Steve Granitz/

Chatting with the new ''American Idol'' finalists -- learn which past Idols inspire them, what each wants to sing, and how they think they could be helped by a makeover

March 13, 2007 at 04:00 AM EDT

”I think if we ever get the perfect Top 12, it won’t be American Idol, will it?” —Simon Cowell

Perfect or not, caught up with all the Idol finalists at the Top 12 party Thursday night at the Pacific Design Center in West Hollywood. We learned the songs they still want to sing, the parts they’d most like to make over, and their past Idol inspirations. But which musical heavyweight does Simon most wish would be Idol-ized? ”Well, we’ll just make it really difficult for the bad singers,” he grins. ”We’ll do Pavarotti night, and they’ll have to deal with that.”

ENTERTAINMENT WEEKLY: There are a lot of theme nights coming up. Any you’re looking forward to? Any you’re not looking forward to?

CHRIS SLIGH: I’m looking forward to Bon Jovi week, if I can make it that far. Diana Ross is going to be tough, because she had this weird range, about seven or eight notes, and that’s about it. So it’s really hard to, like, rock out to Diana Ross, you know what I’m sayin’?

STEPHANIE EDWARDS: Diana Ross. I love ”Baby Love, ”Ain’t No Mountain High Enough,” and ”You Are So Beautiful.”

MELINDA DOOLITTLE: Tony Bennett. I love classics and standards. I’m also looking forward to Diana Ross. I’d take almost any song that the Supremes have done, as long as I can do the movements — probably ”Stop in the Name of Love.”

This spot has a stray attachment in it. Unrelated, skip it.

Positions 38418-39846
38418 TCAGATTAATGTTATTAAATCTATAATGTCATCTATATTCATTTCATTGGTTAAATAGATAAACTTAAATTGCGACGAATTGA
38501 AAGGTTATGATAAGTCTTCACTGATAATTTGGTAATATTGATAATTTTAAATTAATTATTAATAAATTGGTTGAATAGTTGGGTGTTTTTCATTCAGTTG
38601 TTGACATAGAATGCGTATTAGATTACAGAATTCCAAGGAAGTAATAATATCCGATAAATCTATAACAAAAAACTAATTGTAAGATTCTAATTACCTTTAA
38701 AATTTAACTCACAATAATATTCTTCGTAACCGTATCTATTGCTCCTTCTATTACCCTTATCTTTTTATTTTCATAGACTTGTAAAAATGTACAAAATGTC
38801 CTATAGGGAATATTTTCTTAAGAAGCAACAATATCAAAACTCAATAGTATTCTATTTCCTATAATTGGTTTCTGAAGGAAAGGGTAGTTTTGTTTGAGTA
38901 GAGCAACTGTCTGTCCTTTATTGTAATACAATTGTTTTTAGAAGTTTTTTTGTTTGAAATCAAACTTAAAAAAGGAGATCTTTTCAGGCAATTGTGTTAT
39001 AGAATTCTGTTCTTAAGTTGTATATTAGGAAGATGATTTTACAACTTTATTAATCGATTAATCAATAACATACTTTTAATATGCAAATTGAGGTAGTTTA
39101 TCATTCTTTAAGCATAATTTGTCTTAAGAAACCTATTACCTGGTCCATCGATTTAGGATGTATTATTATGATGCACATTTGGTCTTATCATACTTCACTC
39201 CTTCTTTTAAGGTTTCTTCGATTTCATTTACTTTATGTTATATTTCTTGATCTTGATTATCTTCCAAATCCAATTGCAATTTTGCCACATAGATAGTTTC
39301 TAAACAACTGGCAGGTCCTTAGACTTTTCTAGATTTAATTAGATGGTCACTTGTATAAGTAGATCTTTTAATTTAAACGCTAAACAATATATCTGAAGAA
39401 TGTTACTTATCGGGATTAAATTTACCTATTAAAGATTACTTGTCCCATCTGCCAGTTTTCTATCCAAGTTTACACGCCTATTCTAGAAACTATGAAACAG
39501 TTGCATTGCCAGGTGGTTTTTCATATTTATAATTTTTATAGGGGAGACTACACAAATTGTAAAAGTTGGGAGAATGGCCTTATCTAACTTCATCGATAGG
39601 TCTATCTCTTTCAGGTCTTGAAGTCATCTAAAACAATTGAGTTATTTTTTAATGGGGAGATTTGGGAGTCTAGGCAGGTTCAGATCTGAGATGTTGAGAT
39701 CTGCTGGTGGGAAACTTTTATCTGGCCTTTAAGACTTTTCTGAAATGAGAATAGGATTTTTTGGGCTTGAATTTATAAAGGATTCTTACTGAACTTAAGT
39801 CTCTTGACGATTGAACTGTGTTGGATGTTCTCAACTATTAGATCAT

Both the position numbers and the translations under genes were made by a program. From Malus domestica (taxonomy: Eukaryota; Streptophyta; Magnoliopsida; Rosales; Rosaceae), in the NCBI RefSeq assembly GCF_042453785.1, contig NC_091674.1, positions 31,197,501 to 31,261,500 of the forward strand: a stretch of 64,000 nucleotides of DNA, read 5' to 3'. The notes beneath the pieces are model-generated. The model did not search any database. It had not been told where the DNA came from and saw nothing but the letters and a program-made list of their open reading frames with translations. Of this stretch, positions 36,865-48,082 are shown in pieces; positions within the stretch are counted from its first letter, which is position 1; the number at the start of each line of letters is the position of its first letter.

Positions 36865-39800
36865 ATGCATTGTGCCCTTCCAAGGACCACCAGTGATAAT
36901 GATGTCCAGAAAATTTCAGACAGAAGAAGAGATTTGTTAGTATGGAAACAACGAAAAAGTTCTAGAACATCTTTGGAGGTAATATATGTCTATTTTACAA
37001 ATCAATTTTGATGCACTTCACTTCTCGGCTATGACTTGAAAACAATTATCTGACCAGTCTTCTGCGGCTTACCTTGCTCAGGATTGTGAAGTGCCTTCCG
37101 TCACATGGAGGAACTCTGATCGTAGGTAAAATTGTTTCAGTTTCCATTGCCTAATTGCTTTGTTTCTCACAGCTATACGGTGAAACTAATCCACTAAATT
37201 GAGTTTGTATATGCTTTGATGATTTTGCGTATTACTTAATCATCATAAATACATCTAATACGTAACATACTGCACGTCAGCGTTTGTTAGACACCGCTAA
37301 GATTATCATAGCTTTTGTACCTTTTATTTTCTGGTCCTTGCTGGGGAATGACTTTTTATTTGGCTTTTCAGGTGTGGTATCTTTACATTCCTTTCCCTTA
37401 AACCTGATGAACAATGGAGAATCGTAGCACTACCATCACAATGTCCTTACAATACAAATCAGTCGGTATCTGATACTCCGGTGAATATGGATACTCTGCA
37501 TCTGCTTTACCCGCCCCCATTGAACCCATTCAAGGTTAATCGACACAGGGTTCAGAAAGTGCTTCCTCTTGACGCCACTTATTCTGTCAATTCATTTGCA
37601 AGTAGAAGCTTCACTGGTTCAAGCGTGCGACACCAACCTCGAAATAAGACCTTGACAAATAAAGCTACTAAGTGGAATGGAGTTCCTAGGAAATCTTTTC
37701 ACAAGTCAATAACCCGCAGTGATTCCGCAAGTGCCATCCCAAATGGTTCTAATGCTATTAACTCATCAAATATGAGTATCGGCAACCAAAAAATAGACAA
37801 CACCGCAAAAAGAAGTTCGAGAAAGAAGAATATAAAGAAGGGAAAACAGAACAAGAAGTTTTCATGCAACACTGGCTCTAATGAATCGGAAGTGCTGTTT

PHIL STACEY: I’m looking forward to the Tony Bennett night. I remember hearing him sing ”I Left My Heart in San Francisco” when I was a kid and thinking, ”Man, I want to be Tony Bennett.”

BLAKE LEWIS: Tony Bennett. I have a [music] improv background, so if I can work with that man, that’ll be just, man, awesome.

CHRIS RICHARDSON: I would love to make it to the inspirational week. For me, Diana Ross week is strenuous because Diana Ross is a woman and the Supremes were all women, and it’s hard to make a woman’s song a man’s song, but you can do it.

JORDIN SPARKS: Being so young, J.Lo, Gwen Stefani, they’re current, but everybody else [coming on] my parents knew growing up — they’re idols to them. I can’t wait; I’m excited! I can’t wait to meet them!

LAKISHA JONES: It’s going to be a challenge for me, because I’m used to just listening to only the music that I like. I’m like [after hearing there will be a British Invasion week], I’ve never listened to British music in my life. I was like, black girl singing British, oh my God, hold on — how am I gonna pull that off? How am I gonna feel that? I’ve just got to grab it and get a good song.

Any song you haven’t sung yet, or haven’t gotten cleared yet, that you really want to perform?

HALEY SCARNATO: ” Songbird” by Eva Cassidy.

BRANDON ROGERS: ”Crazy” by Gnarls Barkley.

MELINDA DOOLITTLE: Donnie Lane’s ”It’s Not Over,” Vivian Green’s ”Keep On Going,” and a James Brown song called ”Bewildered.”

BLAKE LEWIS: ”Hide and Seek” by Imogen Heap, I kind of want to do that, with strings or maybe a capella.

SANJAYA MALAKAR: ”Are You Going To Be My Girl” [by Jet] — I really wanted to sing that song because it would be really fun to just rock out, but I doubt it’ll ever get cleared.

LAKISHA JONES: ”I Will Always Love You” by Whitney Houston. Yes, definitely. Man, I want to do that one a cappella.

JORDIN SPARKS: ”Harder to Breathe” by Maroon 5.

GINA GLOCKSEN: ”Who Knew” by Pink, but she doesn’t clear her songs.

CHRIS SLIGH: I actually tried to do one of my own songs, and they felt like the show wasn’t ready for it yet. When we get down to, I think, the final three, you get to sing your own choice. I’d love to be able to do my own song at that point. Hopefully America will love me enough to be ready for it. I also wanted to do ”Hysteria” by Muse and ”City of Blinding Lights” by U2, but neither one of those got cleared.

PHIL STACEY: Whatever song it is that wins the competition for the winner [of American Idol].

Ryan Seacrest hosts as Katy Perry, Lionel Richie, and Luke Bryan guide aspiring singers on their way to superstardom.
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